S-Space Language Education Institute (언어교육원) Language Research (어학연구) Language Research (어학연구) Volume 51 Number 1/3 (2015)
Language Learners Strategy Use and Self-Efficacy : Korean Heritage Learners Versus Non-Heritage Learners
- Jee, Min Jung
- Issue Date
- 서울대학교 언어교육원
- 어학연구, Vol.51 No.1, pp. 167-195
- language learning strategy ; self-efficacy ; Korean as a foreign language learners ; Korean as a heritage language learners ; learner differences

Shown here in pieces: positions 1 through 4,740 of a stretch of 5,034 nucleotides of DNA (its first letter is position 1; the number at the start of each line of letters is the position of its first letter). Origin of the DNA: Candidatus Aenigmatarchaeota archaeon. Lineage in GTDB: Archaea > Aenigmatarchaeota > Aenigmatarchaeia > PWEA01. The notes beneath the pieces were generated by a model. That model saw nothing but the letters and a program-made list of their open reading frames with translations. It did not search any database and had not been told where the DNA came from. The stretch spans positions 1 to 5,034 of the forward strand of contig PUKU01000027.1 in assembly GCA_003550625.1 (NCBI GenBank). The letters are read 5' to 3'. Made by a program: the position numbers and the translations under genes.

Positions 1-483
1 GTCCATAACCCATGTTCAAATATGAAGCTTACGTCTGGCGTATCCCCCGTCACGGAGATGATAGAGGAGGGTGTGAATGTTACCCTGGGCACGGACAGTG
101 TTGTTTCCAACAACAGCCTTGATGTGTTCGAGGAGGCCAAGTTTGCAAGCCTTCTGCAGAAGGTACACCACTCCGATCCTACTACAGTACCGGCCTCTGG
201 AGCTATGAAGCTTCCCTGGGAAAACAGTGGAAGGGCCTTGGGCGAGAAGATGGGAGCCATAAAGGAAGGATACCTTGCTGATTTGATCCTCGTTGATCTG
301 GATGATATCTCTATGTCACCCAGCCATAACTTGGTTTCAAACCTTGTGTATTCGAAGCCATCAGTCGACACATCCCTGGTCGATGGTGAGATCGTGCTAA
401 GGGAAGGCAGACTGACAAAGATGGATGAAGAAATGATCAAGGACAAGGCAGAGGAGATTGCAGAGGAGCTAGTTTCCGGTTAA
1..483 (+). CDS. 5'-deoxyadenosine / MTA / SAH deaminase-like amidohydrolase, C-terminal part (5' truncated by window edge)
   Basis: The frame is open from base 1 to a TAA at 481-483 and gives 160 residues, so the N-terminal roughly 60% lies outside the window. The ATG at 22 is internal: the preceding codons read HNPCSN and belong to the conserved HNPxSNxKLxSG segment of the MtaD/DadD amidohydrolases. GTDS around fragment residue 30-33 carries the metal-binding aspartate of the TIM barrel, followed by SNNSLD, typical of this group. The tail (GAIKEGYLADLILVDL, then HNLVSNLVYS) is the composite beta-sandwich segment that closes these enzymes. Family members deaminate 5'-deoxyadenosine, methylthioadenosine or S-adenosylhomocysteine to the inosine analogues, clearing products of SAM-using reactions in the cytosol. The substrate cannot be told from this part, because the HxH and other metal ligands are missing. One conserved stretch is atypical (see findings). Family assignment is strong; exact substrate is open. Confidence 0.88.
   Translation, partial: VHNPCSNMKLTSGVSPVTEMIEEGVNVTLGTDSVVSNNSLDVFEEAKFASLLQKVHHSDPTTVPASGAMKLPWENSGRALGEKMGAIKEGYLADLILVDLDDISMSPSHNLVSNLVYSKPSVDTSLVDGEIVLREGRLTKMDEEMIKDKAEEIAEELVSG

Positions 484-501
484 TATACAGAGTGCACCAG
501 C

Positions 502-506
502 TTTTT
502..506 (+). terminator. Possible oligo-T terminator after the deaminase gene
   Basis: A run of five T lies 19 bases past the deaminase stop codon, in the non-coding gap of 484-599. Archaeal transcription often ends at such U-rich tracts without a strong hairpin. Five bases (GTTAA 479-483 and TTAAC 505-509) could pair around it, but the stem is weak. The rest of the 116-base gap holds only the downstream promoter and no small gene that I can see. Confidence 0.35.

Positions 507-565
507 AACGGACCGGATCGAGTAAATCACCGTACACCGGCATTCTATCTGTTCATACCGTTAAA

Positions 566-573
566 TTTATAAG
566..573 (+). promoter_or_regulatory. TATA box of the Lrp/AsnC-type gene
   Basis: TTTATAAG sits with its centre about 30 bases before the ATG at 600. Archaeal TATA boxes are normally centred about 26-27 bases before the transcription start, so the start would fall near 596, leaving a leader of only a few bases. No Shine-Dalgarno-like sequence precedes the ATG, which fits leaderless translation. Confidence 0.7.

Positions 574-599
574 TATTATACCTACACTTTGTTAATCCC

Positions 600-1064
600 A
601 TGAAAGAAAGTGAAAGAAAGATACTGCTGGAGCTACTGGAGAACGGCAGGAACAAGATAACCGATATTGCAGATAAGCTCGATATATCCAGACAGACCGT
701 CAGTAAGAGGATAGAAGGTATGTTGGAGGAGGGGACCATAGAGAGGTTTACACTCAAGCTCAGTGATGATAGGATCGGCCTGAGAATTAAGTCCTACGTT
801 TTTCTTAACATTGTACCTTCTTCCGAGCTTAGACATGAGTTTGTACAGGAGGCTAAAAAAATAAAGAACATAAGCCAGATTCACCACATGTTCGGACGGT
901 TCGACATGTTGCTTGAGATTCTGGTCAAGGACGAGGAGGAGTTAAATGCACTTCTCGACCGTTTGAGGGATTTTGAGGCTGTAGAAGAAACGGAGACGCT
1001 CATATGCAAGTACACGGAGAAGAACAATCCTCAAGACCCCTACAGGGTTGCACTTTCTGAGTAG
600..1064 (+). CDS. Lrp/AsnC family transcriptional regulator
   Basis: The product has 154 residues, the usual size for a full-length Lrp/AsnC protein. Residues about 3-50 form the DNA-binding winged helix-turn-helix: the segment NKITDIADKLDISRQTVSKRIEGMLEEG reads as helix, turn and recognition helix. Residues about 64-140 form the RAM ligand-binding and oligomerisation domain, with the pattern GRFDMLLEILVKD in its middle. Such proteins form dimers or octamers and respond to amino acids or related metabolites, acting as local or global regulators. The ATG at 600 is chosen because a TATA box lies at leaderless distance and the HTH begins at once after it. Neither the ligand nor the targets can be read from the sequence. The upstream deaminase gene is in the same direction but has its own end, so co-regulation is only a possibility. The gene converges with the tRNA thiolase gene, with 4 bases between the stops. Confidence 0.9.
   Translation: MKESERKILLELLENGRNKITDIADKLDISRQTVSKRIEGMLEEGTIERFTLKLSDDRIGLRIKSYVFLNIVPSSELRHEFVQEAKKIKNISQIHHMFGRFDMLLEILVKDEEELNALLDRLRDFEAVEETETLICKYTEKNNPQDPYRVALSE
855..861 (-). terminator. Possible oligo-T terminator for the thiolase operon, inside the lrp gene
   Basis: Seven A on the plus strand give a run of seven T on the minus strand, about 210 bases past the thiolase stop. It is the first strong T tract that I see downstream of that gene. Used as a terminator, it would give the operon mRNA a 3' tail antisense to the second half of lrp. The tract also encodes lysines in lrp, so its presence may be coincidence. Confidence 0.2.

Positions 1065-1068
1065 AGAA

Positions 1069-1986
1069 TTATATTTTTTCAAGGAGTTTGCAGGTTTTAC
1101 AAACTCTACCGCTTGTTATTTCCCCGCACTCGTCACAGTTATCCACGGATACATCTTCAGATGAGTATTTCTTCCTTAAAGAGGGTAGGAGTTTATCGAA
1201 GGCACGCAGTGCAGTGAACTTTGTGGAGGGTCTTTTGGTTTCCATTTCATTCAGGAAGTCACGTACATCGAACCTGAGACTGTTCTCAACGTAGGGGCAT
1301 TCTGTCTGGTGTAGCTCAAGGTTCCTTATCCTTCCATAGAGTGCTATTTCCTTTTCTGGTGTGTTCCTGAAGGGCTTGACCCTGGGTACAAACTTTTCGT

- In recent decades, language learners strategy use and self-efficacy have been an important research topic for many researchers in second language acquisition as they are related to students success of learning a target language. To expand the discussion, this study investigated 92 Korean language learners strategy use and self-efficacy and their relations to achievement. The data were analysed based on learner groups －heritage learners (n = 40) and non-heritage learners (n = 52)－ in order to explore differences between the two groups. A survey with 78 items for strategy use and self-efficacy was distributed at the end of the semester, and final grades were used to measure achievement. The results indicated that the students, overall, were moderate strategy users, and non-heritage students (M = 2.82) tended to use strategies more often than heritage students (M = 2.42), with significant differences. By achievement, the high-achievement students used the strategies the most frequently, followed by the low-achievement group and the mid-achievement group. Moreover, the ranking of frequently used strategy categories was different depending on the learner groups and achievement levels. Regarding self-efficacy, heritage students (M = 3.35) showed higher self-efficacy than non-heritage students (M = 2.83), with statistically significant differences. The high-achievement group also showed higher self-efficacy than the mid-achievement and low-achievement group. Regarding the correlations, there were statistically significant positive relations among strategy use, self-efficacy, and achievement, especially with non-heritage students. Issues such as effective use of strategies rather than frequency and cultural background were discussed.